BAGHDAD - An official Iraqi investigation into a deadly shooting involving Blackwater USA security guards concluded that 17 Iraqis were killed and found that the gunfire was unwarranted, the government said yesterday. It also said the shootings amounted to a deliberate crime and recommended that those involved face trial.
The Blackwater guards are accused of opening fire on Iraqi civilians in a main square in Baghdad on Sept. 16. The guards said they came under fire first.
The Iraqi investigative committee, ordered by Prime Minister Nouri al-Maliki, found that convoys from the Moyock, N.C.-based security company did not come under direct or indirect fire before the men shot up the intersection.
"It was not hit even by a stone," government spokesman Ali al-Dabbagh said in a statement.
The shooting has outraged Iraqis and brought calls for the rules governing those protecting American diplomats to be overhauled.
The three-member Iraqi panel led by Defense Minister Abdul-Qader al-Obeidi put the casualty toll at 17 killed and 23 wounded, a higher number than other estimates. It determined that Blackwater guards sprayed western Baghdad's Nisoor Square with gunfire without provocation.
Dabbagh said the Cabinet would weigh the Iraqi findings with those of a joint US-Iraqi commission "and subsequently adopt the legal procedures to hold this company accountable."
The Iraqi panel is one of at least three investigations involving Americans. The joint US-Iraqi commission also met for the first time yesterday to review American security operations after the shooting.
The Federal Bureau of Investigation has dispatched a team to Baghdad, and retired veteran diplomat Stapleton Roy is leading a diplomatic review, along with a former State Department and intelligence official, Eric Boswell. The panel, led by Patrick Kennedy, one of the most senior management specialists in the US Foreign Service, was to present an interim report early this month.
The Sept. 16 episode was one of at least six involving deaths allegedly caused by Blackwater that authorities have brought to the attention of the Americans.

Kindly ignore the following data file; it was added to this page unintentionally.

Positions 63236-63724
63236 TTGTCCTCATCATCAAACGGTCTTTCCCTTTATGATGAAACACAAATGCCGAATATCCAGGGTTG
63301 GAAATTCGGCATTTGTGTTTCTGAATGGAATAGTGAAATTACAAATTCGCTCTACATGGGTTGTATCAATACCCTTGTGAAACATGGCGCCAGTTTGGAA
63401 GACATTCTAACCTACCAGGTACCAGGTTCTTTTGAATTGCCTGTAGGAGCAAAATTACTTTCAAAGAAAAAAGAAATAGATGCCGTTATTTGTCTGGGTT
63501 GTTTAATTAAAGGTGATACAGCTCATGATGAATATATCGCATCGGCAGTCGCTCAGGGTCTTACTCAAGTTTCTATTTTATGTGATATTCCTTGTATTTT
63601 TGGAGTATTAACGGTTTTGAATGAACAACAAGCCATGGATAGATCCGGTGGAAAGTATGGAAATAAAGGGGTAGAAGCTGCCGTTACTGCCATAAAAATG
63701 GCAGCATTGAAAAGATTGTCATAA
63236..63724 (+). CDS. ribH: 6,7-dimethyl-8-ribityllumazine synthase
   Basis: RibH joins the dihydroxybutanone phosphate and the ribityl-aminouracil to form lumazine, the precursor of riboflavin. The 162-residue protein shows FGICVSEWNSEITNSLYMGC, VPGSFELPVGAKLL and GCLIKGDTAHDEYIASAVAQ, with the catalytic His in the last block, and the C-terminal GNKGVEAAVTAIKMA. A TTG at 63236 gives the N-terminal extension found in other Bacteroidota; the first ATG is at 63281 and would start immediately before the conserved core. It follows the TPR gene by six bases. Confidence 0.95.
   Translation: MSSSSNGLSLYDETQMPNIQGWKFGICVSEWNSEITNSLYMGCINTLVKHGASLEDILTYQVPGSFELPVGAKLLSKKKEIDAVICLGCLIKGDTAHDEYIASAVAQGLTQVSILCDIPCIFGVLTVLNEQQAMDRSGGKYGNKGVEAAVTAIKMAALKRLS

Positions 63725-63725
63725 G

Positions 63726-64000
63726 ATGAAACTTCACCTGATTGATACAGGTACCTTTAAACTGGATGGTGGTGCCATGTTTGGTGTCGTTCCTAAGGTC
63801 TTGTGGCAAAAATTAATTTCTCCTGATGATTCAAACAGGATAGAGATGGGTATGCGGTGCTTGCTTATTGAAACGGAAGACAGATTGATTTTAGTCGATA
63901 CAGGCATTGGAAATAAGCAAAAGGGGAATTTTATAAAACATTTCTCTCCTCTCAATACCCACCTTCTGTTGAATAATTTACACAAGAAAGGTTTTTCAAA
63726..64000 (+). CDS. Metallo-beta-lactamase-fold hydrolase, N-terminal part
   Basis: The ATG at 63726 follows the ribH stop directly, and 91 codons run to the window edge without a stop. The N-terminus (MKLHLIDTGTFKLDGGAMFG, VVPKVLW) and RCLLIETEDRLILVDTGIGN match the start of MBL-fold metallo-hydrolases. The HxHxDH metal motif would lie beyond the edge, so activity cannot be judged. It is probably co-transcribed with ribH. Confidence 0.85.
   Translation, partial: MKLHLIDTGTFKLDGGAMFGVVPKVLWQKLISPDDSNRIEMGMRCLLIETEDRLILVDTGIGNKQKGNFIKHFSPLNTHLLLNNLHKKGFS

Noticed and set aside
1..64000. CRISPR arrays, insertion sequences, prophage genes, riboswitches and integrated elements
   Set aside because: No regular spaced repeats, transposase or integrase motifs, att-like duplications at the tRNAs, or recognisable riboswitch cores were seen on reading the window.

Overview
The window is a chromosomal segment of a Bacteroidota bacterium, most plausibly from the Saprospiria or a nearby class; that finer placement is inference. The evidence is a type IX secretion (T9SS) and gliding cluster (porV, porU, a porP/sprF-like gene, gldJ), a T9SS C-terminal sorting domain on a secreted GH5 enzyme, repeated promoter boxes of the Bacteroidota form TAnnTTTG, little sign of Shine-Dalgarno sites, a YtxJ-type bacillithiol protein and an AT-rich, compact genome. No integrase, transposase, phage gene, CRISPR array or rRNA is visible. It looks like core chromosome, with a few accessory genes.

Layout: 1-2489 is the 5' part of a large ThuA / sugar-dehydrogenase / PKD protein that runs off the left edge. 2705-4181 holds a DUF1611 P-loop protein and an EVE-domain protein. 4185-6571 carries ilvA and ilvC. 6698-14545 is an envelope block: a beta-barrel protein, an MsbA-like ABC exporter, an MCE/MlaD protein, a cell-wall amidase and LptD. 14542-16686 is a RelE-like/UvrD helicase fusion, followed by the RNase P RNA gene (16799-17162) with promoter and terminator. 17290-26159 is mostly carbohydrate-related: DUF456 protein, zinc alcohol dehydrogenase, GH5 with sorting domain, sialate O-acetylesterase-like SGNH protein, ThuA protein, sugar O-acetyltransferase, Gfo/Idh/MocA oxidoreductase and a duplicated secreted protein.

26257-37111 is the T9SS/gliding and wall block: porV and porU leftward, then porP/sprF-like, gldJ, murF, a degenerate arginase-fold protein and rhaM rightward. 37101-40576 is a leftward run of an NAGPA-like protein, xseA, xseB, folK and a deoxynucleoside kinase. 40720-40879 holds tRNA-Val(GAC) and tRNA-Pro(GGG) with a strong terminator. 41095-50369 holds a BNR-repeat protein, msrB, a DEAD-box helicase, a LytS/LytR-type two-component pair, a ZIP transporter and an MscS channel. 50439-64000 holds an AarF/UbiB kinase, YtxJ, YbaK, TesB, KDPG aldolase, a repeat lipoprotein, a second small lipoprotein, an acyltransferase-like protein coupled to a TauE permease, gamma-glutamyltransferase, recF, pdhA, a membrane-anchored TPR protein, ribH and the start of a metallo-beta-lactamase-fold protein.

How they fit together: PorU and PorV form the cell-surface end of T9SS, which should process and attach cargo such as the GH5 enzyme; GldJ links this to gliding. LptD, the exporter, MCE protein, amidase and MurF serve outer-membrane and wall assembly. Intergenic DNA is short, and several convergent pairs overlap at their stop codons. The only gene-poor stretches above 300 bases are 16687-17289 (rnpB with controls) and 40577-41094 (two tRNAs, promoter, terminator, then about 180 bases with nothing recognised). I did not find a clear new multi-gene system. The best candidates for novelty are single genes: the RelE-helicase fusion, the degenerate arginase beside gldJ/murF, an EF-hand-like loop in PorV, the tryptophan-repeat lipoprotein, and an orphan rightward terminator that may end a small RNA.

The joint commission exchanged opinions about the shootings and agreed on a need to establish a direct mechanism for sharing information and to review several issues related to US security operations, embassy spokeswoman Mirembe Nantongo said.
The joint commission is expected to issue recommendations to both Baghdad and Washington on improving Iraqi and US security procedures, with the "goal of ensuring that personal security detail operations do not endanger public safety" and prevent similar events in the future.
Across the Iraqi capital, bombings killed at least nine Iraqis in three attacks, including one near Iran's embassy, police said.
The attacks started with an early morning explosion near a minibus carrying workers into central Baghdad. Three people were killed in the roadside bombing, which apparently targeted a police patrol, according to a police official who requested anonymity.
A half-hour later, in the predominantly Sunni neighborhood of Dora in southern Baghdad, a second roadside bomb targeting a US patrol missed its target, killing three Iraqi civilians, police said.
And in the downtown commercial area of Salihiyah, a bomb planted in a car parked near the Iranian Embassy exploded about 8:30 a.m., killing three Iraqi passersby, according to police.
Separately, the US military said a predawn raid Saturday in Baghdad's Sadr City netted three men believed responsible for the May 29 abduction of five Britons - four security guards and a computer specialist. In the kidnapping, about 40 armed men in police uniforms swept into the Iraqi Finance Ministry and took the Britons toward Sadr City.
As recently as last month, the US military has said it believes the Britons are still alive.